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Passafire on fire
Reggae/rock locals set to release a great new CD
Passafire shares the Live Wire bill with John Brown's Body Saturday, Aug. 8.


With the release of the third Passafire album, Everyone on Everynight, the little Savannah reggae band that could is ready to cross over to the Big Time.

Although it’s not scheduled for release (on LAW Records) until Sept. 15, Passafire’s faithful local following can get a taste of the new songs (not a bad one in the bunch) when the band shares a bill with John Brown’s Body Saturday at Live Wire Music Hall.

Everyone on Everynight, recorded at the Sonic Ranch in El Paso, Texas, includes 12 tracks that go way beyond the sweet, soulful pop reggae of Passafire’s earlier stuff. This music is melodic and memorable – the applicable showbiz term is “hook-laden” – and showcases not only a maturing sense of craftsmanship, but a sizeable sonic step forward.

And yes, you can dance to it. Dare you to listen to it and sit still.

Singer/guitarist Ted Bowne, whose snaking guitar lines and buzzing leads are all over Everyone on Everynight, says he and bandmates Adam Willis, Nick Kubley and Will Kubley are “stoked” to be a mini-tour with John Brown’s Body, the Boston-based roots reggae band that actually lit Passafire’s fuse in the first place.



            Connect Savannah: What’s at stake for you with this new album?



Ted Bowne: The last record was our first for a label, so we were stoked to put it out, but there wasn’t as much behind it as this one. The label really pushed for this one to be made. We put a whole year and a half touring behind us before we started writing it, so we all had a different perspective on all different kinds of things.

 I think this record’s a lot more mature, in a lot of ways. There’s a lot more attention to musicality – and for lack of better terms, there’s more attention to the pop culture, and trying to really relate to everybody on a mass scale. Rather than pigeonholing ourselves in one thing. We’re branching out into different genres, per se, and going into stuff that we haven’t really touched on before.



It’s not just about the grooves now – there’s more emphasis on melody – the songs go places.


Ted Bowne: Thanks. Yeah, we focused on still having very conscious and poetic lyrics, but the choruses and some of the song structures are very easy to get stuck in your head, and sing along to every time you hear them.


You’re on the road for most of the year. Is this new approach the result of working so closely together, and knowing intuitively what the others are thinking?


Ted Bowne: Yes. There’s a lot of stuff that’s collaborations – we didn’t know who wrote it, so we just said “Written by Passafire.” Our style of writing, we go up in the studio at my house and we play, we record it, then we come downstairs and listen to it and kind of piece it together. Then we write lyrics together – sometimes, not all the time, but for many of these songs on this album, it was a collaborative effort with all four of us sitting in one room around the fireplace, just kinda passing around a piece of paper and discussing the thing as a whole.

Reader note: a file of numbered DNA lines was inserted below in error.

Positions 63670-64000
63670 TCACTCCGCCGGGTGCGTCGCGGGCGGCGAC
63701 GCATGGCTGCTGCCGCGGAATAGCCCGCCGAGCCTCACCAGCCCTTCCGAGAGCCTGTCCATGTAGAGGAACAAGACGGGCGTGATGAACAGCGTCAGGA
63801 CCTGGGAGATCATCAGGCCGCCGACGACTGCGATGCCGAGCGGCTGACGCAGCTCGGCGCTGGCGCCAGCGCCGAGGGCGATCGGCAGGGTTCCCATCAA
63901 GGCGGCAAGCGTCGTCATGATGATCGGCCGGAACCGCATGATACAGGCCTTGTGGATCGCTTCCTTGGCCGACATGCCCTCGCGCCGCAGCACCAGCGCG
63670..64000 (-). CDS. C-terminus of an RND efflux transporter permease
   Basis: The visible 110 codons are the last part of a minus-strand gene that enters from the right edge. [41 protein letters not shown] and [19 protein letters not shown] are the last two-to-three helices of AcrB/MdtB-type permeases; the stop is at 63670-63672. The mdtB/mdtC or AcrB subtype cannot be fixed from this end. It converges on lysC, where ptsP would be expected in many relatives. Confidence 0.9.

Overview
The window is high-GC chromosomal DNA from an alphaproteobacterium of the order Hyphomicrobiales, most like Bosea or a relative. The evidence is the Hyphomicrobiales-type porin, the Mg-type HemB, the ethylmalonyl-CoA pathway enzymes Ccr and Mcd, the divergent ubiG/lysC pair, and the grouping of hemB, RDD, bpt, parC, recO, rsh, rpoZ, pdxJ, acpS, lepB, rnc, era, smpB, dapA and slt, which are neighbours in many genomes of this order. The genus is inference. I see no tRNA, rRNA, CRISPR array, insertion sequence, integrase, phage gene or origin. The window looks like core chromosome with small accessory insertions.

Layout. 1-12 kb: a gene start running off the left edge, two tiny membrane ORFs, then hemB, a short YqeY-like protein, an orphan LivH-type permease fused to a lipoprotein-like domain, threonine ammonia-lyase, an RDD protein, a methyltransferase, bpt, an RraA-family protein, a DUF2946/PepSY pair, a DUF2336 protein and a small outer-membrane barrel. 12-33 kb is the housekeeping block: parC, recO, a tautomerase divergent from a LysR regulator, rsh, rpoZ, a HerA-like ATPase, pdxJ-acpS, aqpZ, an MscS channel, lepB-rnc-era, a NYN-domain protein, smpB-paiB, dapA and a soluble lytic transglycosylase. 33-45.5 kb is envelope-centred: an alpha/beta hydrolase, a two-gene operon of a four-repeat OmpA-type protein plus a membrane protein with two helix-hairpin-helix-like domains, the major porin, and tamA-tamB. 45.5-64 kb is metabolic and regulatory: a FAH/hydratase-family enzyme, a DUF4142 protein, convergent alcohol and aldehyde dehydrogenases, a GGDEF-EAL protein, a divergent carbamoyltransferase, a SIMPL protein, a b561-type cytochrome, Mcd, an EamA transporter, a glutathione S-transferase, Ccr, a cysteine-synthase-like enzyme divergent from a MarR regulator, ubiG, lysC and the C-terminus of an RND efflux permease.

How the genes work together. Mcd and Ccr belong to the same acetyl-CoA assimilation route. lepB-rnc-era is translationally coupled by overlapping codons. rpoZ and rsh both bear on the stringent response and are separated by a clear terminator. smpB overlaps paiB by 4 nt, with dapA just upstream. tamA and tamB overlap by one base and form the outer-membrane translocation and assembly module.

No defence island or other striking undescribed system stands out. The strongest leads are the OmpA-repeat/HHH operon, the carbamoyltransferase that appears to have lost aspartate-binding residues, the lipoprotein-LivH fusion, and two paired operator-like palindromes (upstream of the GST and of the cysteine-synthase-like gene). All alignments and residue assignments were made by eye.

The first album was a culmination of two or three years of songs that we’d been recording in school. The second album was, I guess, the first year and a half of us touring and coming up with songs and playing them on the road.

But this album, we’d hadn’t gotten a chance to write anything while we were touring so rigorously that we basically took the time off, and came home, and sat down together and wrote spontaneously.


You were all SCAD students when you put the band together six years ago. Was it reggae-driven right from the start?


Ted Bowne: We started out as a jam band, I guess you could say. We played a lot of different stuff and started getting a following around town. Ziggy Marley and Michael Franti were doing a show in town; we could only see the opening act because we had to be down at Loco’s to play. So we handed Michael Franti a flyer on the stage – just went up to the front of the stage and handed it to him – and he announced our show, and then later on came down and rapped with us. We started playing South Carolina and Florida, and it was kind of a rolling stone gathering moss after that.



How and when did you decide on the reggae framework?


Ted Bowne: John Brown’s Body really did influence us to fully, completely just switch over and play around the reggae theme. We went up to see them in Asheville, and it was a total life-changing experience. We saw them live and we just melted. We were like, “This is exactly what we need to try and do.” So we came home and started focusing on writing really tasteful reggae tunes with a little bit of rock influence.

That was five years ago, and now we’re playing with this band that sparked this whole interest in playing primarily reggae music for us. We play with a lot of people that are influential to a lot of other people – on a much bigger scale than John Brown’s Body – but this is probably by far the coolest thing for all of us.





John Brown’s Body

Where: Live Wire Music Hall, 307 W. River St.

When: 10 p.m. Saturday, Aug. 8

Tickets: $10 advance, $15 day of show


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